Live video streaming

I want to create a video server that does live video streaming.  Kind of like setting up a video camera and streaming video to the web in real time.

Any suggestions for the server, the camera to do the live streaming and the web page.
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Hawking makes a pretty good resolution camera if you want to be able to access across the web in real time. It has about 25 frames per second average and can accomodate a 640x480 screen capture. It will not re-feed a 30 fps video stream if you are trying to watch a TV across the web, but it will capture and run good feeds. HNC210 is what we use, it also uses a java script to load, and it has a video port you can use for setup for web viewing remotely - and you can even set up an internal; port if you wnat to remotely connect using Remote Desktop Connection. It costs about $90 and ours has been reliably outputting viodeo for the last 9 months non-stop stream. You can also capture video frames and streams to a server or storage drive and it connects using an RJ45 port so it can connect directly to your router or any switch without need for a PC.
As for a server - anything like an XP box will do, doesn't have to be screaming fast unless you plan on hosting to multiple customers then you should look at a Win 2003 server. But ours is on an XP Pro box (allows RDP connections) and it has a seperate USB hard drive attached to it that serves the video storage, and it also has a second drive that holds video files for retreival (password protected). Total cost for camera - XP PC and (2) remote drives ($720 - US)
darovitzAuthor Commented:
Awesome.  I plan on using a windows server 2003 box.  I will check out the camera. So I am going to be streaming this real time video to my server which is also the web page.  Again I have not built the web page yet.  Suggestions on how to do the live feed?  I am hoping many, many people view at one time.  I need more specifics on setup of the server.  Thanks for your assistance.
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The server should not be the endpoint router (even if multihomed). I would (as we do) use a perimeter router (anything, like a Linksys will do) - and set it up to use port forwarding to the camera internet port to send all videorequests for to that port on the cameras assigned IP. Lets say your camera IP is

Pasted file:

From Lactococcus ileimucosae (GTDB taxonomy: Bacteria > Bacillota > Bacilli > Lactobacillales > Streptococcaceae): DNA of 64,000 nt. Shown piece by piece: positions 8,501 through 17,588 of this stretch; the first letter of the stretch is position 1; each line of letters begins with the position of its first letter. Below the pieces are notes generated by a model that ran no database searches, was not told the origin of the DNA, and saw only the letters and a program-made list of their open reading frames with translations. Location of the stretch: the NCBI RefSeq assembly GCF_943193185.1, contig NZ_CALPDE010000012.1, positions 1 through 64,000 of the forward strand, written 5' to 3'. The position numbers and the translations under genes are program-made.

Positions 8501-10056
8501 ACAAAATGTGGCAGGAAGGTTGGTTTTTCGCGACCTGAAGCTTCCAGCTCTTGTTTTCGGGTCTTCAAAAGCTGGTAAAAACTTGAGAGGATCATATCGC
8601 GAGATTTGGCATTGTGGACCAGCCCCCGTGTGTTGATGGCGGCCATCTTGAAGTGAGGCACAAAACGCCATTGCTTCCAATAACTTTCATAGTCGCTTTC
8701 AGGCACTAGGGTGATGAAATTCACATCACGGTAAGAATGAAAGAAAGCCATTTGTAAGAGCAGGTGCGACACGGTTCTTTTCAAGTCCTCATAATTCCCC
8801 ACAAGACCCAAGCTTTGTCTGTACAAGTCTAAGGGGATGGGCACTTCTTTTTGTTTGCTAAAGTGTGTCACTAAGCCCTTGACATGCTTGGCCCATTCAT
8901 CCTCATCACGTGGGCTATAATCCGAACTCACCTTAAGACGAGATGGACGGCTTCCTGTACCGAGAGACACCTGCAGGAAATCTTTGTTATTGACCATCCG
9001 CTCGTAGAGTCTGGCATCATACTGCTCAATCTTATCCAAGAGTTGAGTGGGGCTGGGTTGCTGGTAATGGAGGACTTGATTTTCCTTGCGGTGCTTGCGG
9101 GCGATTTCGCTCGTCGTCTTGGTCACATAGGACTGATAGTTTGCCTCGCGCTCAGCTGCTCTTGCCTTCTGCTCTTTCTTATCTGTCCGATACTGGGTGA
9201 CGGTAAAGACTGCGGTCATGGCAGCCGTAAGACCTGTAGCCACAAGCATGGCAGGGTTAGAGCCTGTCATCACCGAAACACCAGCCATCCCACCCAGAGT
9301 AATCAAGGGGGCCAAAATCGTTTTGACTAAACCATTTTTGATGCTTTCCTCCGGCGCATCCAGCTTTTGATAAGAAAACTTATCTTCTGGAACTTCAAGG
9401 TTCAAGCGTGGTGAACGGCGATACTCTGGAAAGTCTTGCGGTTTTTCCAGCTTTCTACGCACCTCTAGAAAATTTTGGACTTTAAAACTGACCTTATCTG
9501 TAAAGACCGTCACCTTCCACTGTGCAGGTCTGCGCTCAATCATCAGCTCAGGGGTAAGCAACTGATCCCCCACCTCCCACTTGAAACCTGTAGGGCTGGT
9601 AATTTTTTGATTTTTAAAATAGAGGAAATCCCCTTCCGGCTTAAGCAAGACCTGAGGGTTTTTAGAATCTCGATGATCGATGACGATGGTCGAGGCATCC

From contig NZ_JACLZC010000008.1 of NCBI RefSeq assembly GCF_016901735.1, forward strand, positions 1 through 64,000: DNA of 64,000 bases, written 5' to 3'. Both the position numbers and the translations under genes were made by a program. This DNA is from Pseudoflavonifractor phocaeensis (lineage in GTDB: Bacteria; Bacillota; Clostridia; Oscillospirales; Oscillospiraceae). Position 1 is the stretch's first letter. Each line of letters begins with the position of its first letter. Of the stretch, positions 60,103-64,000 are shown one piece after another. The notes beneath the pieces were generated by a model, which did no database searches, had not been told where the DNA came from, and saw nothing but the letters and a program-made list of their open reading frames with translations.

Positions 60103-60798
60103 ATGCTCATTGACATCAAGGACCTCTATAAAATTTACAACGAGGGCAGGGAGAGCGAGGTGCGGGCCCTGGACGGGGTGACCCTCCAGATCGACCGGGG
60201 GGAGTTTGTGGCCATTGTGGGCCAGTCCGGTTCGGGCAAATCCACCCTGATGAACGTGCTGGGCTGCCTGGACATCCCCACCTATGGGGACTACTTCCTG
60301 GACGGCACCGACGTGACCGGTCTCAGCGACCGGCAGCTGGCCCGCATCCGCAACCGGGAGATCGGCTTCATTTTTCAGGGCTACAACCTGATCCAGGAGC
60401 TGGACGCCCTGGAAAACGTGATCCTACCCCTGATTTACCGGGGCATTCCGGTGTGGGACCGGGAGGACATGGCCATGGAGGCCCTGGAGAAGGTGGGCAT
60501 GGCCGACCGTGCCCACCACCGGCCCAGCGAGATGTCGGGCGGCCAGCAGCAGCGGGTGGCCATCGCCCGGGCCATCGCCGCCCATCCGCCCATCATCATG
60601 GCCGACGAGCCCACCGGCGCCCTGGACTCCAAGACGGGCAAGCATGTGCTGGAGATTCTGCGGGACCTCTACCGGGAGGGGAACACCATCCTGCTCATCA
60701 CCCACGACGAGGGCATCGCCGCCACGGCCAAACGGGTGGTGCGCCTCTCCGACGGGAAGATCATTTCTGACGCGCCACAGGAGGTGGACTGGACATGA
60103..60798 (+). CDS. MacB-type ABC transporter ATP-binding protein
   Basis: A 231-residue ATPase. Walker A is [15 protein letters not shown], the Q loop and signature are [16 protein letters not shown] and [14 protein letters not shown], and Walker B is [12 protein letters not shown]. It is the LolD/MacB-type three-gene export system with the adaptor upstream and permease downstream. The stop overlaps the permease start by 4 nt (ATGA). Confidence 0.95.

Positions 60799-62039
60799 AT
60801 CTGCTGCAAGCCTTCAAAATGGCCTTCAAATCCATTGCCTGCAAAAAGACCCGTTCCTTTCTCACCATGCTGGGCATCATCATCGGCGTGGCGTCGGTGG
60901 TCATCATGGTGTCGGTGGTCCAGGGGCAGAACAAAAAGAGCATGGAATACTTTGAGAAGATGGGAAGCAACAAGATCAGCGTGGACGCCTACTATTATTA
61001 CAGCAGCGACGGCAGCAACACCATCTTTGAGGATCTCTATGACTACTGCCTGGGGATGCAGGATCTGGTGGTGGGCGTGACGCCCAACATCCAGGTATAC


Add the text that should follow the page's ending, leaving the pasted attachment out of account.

You'd want to then have a link on your website that is in reality just a hyperlink to the camera IP (internal IP assigned and be sure to reserve in DHCP that IP - or statically assing the camera this IP which can be done in the camera management interface program and then point the hyperlink to the camera port.... (something like port 2864 as an example).

So your router link for port forwarding would be to Ip and open port 2864. You would also need a link on your web page directly beneath the video port window in your wesbite to be sure you state the customer needs Java to view the feed (and the link should ideally take them to for the file if they don't have it).

Your website will need to have a layer or window for the feed view and your router needs to have the keepalive setting checked (if required) to be sure it doesn't go to sleep on that camera IP x.x.x.50. Be sure your server firewall is set up to allow traffic to pass through to the internal Ip of x.x.x.50 and that port 2864 (if used) for the camera sends all traffic to the camera IP. Thats all it takes.

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Flash Media Server from Adobe is built specifically for exactly what you want: real time video streaming. The basic architecture of your solution might look something like this: 2 flash applications (SWFs) and 1 Flash Media Server application. Of the two Flash applications, one is the video publisher, which is typically used by just one person at a time and the other is a video subscriber, which can typically be used by many people simultaneously. Both of these client side Flash applications would connect to a server side Flash Media Server application, one as the video publisher and the other as the video subscriber.

The video publisher Flash application takes a feed from any USB or Firewire web cam and/or microphone, encodes the audio and video signal on the fly and publishes the video stream to the Flash Media Server.

The Flash Media Server application is completely scriptable using ActipnScript, a language that's very similar in syntax to JavaScript. You can secure access to your applications, segment applications into separate instances and multiplex streams to multiple subscribers in real time.

The video subscriber Flash application simply subscribes to the live video stream that is being published via the Flash Media Server. It can be scripted to implement smart bandwidth detection and error handling routines which allow the end user client application to respond intelligently to any number of status changes and error conditions. And since it's Flash, you can get as creative as you want with the interface.

You mentioned that you wanted to host many subscribers. Depending on your definition of many, this solution may be a little pricey. The free developer edition is capable of hosting 10 connections with a no bandwidth cap. If you want to host more than 10 total connections you'll automatically find yourself in the USD $4,500 range. If that's too much, you can look into hosting companies which would typically charge you a monthly fee with some bandwidth usage restrictions. If you're talking really high volume, there are a few big companies which offer a service called the Flash Video Streaming Service but it's expensive.

Hope this helps.

Rajkumar GsSoftware EngineerCommented:

I have posted a related question and in trouble finding a solution. can you guys have a look at it please ?

Any help would be highly appreciated.

Thanks for your attention.
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